Mutual benefits from exercise with a dog
Photos and story by Micah Bader
Benefits from walking go hand-in-paw for Larry Larson and his labrador retriever, Magnum.
“It’s kind of a mutual thing,” Larson said. “She stays in shape so she’s not overweight when she goes out for the first day of pheasant hunting, and it keeps me in shape too.”
On a daily basis, Larson and Magnum walk about five miles on the trail that follows Fountain Lake’s north shore. Along with walking, Magnum burns off calories by swimming in the nearby lake.
“She’s got a lot of energy even though she’s 8 (years old),” Larson said with a laugh. “Most of the time, she’s walking me. I’m not walking her. It’s a good workout.”
Exercise and diet are the most important factors for keeping a healthy pet, according to Megan LeBrun, a veterinary technician at Clarks Grove-Waseca Vet Clinic with 17 years of experience.
The amount of exercise necessary depends on the age and size of the dog, she said.
Along with keeping Larson company on the trail, Magnum assists Larson during hunting season. Larson said he enjoys hunting upland game like pheasants, ducks and geese with Magnum.
Another positive aspect of hitting the trail with his labrador is spontaneity, Larson said.
“You see something different every day,” he said. “Even if you walk the same route, you see different people and different birds. The fun part is to see the people and be outside in nature.”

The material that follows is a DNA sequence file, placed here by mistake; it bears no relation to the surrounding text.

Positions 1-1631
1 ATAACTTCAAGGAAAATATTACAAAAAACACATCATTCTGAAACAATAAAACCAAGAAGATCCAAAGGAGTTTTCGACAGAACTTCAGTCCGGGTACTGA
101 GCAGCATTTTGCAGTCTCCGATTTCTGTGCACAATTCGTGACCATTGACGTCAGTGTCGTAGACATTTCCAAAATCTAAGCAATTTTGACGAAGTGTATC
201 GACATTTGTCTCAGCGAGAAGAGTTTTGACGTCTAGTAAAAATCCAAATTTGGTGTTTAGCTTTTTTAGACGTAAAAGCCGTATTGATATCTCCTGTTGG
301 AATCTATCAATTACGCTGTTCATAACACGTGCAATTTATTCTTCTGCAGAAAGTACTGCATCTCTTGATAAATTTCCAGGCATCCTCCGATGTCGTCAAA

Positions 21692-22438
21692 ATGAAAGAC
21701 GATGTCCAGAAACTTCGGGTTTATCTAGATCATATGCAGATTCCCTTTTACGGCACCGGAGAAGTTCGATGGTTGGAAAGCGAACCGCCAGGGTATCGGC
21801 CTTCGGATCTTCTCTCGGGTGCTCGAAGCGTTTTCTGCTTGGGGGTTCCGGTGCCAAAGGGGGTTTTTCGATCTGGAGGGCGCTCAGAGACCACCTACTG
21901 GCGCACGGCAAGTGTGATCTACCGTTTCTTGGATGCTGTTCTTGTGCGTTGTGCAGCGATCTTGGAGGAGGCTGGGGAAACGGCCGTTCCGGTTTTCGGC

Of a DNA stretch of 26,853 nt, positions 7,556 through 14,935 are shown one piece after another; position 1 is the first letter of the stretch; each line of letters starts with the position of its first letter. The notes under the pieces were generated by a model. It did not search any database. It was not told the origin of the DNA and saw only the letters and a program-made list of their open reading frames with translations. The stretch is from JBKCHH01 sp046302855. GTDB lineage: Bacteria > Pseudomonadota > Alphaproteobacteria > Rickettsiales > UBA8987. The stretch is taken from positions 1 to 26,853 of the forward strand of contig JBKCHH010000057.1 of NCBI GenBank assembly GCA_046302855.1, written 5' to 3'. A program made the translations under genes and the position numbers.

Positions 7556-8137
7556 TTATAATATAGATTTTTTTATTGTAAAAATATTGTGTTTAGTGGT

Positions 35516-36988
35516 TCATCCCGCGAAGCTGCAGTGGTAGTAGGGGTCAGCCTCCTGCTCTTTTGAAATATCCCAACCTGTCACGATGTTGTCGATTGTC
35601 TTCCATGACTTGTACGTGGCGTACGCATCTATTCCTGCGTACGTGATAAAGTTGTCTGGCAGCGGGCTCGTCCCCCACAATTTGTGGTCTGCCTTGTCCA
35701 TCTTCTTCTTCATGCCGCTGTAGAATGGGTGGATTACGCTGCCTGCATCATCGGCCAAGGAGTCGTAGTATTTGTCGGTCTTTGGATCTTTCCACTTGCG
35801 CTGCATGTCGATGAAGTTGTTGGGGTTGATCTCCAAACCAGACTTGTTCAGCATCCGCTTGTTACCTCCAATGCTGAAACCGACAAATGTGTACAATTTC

Walks with Magnum aren’t limited to the summer months under blue skies.
“We go in the wintertime, too, but obviously not when it’s 30 below zero outside,” he said.
Magnum eagerly anticipates the chance to get outdoors, and Larson said some days Magnum gets separate walks from him and his wife, Ginny Larson.
In addition to caring for Magnum, Larson is a substitute teacher for District 241 in Albert Lea, and his roots run deep with the city.
After graduating from Albert Lea High School in 1973 and earning a bachelor’s degree in environmental science from Bemidji State University, Larson served in law enforcement for 35 years. For seven years before Larson retired, he worked at the Freeborn County Sheriff’s Office.
Larson said a dog can help people move toward a healthier lifestyle.
“If somebody is serious about walking and exercise, a dog is a great reason to get out,” he said. “That’s the reason that I get out. If I didn’t have a dog, I probably wouldn’t walk every day.”